English Football Association chairman Greg Dyke is one of the leading men in calling for further use of technology to aid referees in world soccer, and he’s starting to get fed up with the shortsightedness of his colleagues who refuse to explore the idea.
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Dyke, who this week attended an International FA board meeting which also featured FIFA president Sepp Blatter, spoke out on Saturday and voiced his frustration over resistance from other top league officials from around the UK.
Dyke, from the Daily Mail:
“I was a bit disappointed that we havn’t got this any further. I’m a great fan of video technology. It seems to me that if there are means of helping referees, we should try them in trials and if they work, adopt them.”
“It’s no use waiting for a Frank Lampard-type incident which helped bring in goalline technology. We should get on the front foot. You don’t want to do it without trials and it should only be use to help referees, not over-rule them.”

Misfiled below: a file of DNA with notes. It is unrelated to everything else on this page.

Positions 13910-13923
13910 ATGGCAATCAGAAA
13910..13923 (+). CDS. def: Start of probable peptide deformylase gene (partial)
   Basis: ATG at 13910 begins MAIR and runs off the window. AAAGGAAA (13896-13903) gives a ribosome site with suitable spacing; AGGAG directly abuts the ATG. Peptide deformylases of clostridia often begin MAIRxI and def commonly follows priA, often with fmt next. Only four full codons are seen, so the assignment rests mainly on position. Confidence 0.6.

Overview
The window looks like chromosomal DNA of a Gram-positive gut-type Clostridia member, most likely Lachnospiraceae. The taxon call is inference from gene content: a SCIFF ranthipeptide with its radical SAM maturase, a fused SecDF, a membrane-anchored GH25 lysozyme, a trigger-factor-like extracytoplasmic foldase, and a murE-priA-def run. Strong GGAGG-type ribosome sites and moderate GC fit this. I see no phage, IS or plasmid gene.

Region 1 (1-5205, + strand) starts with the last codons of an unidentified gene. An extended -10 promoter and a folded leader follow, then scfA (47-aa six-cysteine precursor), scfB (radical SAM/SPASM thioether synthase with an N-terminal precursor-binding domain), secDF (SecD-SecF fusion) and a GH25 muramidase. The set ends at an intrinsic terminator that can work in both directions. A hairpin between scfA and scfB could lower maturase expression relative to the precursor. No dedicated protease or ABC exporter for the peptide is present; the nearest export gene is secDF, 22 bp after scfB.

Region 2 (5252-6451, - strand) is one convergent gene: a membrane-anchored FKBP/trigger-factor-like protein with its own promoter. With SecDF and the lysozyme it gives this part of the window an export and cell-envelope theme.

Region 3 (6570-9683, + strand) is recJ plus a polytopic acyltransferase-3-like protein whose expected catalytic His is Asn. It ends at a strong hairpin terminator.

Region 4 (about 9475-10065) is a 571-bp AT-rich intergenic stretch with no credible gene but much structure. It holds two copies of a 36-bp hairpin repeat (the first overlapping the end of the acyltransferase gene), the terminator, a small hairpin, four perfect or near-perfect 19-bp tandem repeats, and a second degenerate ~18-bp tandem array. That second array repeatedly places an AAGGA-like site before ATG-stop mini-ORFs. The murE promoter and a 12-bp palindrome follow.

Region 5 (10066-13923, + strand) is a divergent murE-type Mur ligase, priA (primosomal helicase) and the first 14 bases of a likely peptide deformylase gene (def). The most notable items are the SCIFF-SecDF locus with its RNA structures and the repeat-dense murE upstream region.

“Are we going to look again at the rules? I don’t think so,’ said Dyke. ‘You can’t take a couple of incidents in one weekend and say the whole thing is in crisis. The stats don’t show that.
“Having said that, over a period of time we should be looking at the increased use of video technology. In 20 years’ time, we’ll look back and say ‘wasnt it quaint’ when we didn’t use it. I hope the trials in Holland continue.”
Dyke comes across not as someone who’s hellbent on doing things “his way or the highway,” but as a forward-thinking man willing to explore any and every avenue to improve the game within the country he’s tasked with running. If it doesn’t work, then so be it, at least we tried.
Making sweeping changes overnight would unquestionably be the wrong route to travel, and Dyke seems to understand that better than most. Those that are unwilling to improve in order to advance themselves are bound to be left behind sooner rather than later. Dyke also understands this, and wants better for the English game.
Every league in the world should be exploring options — not implementing immediate changes — with regard to technological aids. If they’re not, they’ve not got their organization’s best interests in mind.